Babbel turns a profit after dumping freemium model

[Germany] With the revelation last week that the incredibly well funded social networking service Ning was dumping its freemium model to move to a paid-for only offering, it’s perhaps a good time to re-visit European startup Babbel.

The Berlin-based language learning site took a similar decision back in November 09, announcing that its then 500,000 users would have to pay up or… you get the idea. Five months on, however, and the decision appears to have been vindicated. Babbel is reporting a Q1 profit for the first time in the company’s history.

“Sales in the first quarter were significantly above plan and now the company is slightly cash-positive a lot sooner than we hoped”, confirms managing director Markus Witte.

Something, he says, likely sets Babbel apart from its immediate competitors, which include Livemocha and busuu. “Our competitors didn’t disclose any figures yet but I doubt that any of them can say the same.”

Babbel won’t, however, disclose how many paying customers it has but tells us that sales of subscriptions since November are in the five-figures. “We’re happy that paying users tend to stay with us and that the churn rate is relatively low”, says Witte.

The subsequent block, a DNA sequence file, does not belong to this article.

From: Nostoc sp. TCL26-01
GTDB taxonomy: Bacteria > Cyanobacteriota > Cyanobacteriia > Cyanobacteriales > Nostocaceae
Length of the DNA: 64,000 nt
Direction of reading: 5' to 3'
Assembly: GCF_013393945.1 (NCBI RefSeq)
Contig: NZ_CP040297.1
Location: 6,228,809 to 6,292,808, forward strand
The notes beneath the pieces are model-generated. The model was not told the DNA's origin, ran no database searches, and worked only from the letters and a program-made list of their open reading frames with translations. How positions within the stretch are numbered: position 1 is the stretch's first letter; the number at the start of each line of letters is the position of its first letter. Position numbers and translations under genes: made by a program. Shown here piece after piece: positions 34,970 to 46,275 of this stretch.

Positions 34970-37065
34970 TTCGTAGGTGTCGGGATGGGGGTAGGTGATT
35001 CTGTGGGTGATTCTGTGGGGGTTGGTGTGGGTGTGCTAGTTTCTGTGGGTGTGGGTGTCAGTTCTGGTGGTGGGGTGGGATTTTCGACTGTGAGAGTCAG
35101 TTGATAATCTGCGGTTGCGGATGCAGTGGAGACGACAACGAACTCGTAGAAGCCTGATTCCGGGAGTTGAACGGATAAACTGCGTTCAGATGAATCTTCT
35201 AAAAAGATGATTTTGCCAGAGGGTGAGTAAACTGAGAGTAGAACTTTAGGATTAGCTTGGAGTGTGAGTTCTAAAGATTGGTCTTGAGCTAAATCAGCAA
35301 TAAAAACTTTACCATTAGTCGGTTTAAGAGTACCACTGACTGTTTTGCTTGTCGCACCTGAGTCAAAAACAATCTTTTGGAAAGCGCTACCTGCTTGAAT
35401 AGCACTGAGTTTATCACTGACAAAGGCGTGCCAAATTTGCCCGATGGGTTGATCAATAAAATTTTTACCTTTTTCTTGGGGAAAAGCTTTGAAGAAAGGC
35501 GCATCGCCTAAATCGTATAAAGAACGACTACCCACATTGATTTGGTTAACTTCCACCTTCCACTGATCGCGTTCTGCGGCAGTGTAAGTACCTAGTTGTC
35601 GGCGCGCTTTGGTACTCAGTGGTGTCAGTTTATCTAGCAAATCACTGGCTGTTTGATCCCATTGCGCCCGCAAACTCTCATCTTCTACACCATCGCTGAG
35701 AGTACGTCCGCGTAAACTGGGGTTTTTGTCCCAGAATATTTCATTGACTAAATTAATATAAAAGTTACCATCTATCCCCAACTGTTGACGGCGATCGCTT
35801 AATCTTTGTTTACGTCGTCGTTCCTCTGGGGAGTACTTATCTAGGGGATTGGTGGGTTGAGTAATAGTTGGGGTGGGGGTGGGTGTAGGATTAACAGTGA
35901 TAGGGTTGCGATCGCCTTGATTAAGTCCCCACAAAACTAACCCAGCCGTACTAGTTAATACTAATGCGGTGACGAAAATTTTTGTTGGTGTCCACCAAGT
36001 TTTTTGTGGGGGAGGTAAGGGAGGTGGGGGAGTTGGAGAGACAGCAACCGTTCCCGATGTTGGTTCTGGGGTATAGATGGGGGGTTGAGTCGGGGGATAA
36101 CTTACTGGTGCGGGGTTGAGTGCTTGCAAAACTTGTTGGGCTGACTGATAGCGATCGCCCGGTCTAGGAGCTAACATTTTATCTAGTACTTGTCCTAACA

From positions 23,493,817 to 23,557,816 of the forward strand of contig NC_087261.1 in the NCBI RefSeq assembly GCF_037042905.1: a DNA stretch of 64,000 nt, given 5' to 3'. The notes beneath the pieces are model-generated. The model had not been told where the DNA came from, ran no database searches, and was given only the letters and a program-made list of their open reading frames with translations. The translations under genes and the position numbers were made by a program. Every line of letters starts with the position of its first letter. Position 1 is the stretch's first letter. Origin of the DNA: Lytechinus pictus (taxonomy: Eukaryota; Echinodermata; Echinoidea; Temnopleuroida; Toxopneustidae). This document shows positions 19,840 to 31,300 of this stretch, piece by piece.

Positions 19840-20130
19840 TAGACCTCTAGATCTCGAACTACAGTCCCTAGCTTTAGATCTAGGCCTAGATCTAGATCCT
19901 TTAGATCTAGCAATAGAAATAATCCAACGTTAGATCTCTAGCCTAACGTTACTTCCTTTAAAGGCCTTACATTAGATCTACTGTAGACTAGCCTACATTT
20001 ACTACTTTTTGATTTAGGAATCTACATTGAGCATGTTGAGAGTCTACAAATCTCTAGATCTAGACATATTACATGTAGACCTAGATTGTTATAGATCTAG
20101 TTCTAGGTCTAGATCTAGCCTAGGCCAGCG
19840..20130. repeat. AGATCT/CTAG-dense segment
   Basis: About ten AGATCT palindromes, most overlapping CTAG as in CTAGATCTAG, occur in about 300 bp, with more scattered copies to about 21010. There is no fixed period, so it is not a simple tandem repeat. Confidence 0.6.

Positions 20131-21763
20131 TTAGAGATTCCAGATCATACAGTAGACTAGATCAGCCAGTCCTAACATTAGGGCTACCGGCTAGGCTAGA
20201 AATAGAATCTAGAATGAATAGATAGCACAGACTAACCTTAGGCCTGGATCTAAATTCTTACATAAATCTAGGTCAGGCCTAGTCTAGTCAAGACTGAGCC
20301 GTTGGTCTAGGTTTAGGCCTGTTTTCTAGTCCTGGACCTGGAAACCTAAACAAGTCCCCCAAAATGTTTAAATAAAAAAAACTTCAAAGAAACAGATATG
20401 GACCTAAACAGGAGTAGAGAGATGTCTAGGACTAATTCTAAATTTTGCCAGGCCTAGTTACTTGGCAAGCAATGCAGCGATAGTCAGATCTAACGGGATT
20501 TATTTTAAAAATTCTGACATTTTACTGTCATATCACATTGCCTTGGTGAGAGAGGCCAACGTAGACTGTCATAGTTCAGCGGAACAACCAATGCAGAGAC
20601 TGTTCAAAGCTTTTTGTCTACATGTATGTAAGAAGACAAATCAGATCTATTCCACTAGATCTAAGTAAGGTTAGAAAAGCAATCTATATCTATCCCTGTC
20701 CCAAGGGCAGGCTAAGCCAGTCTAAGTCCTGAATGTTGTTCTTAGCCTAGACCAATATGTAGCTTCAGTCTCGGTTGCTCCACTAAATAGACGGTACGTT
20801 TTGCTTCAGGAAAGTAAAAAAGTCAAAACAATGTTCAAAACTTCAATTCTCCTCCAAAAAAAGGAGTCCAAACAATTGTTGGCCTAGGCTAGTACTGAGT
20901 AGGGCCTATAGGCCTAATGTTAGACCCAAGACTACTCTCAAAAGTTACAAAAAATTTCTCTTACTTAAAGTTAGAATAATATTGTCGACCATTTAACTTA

Cash-flow positive or not, Babbel isn’t resting on its laurels. Most notably this month it finally brought its vocabulary trainer to the iPhone.

The app, which was built in collaboration with German software company Aspirement, comes in a number of different flavours depending on which language the user wants to learn — Spanish, French, German, Italian, Brazilian Portuguese, Swedish, or English. These can either be bought for a one-off fee as a stand-alone app (€5.99 or $7.99) independent of the service, or used for free as part of an existing subscription. It’s quite a clever model in that it lowers the barrier for casual language learners on-the-go, while adding value for more committed learners. The Babbel Mobile iPhone app also offers a free trial.

In another sign of going multi-platform, beyond a purely web-based offering, Babbel has introduced a Windows/Mac desktop app built using Adobe Air that prompts subscribers to refresh their vocabulary knowledge based on previous Babbel usage. The thinking behind Babbel Refresh is to help motivate learners — a sort of Mr Motivator for language learning. It analyzes the learner’s progress, and calculates what should be revised next. The user can adjust the interval of Babbel Refresh reminders according to their own learning routine.

“Babbel is more than just a website,” says Witte. “With this type of independent learning management, Babbel is one of the most up-to-date and comprehensive language learning systems around. The combination of technology, high quality content and innovative teaching methods make Babbel very unique.”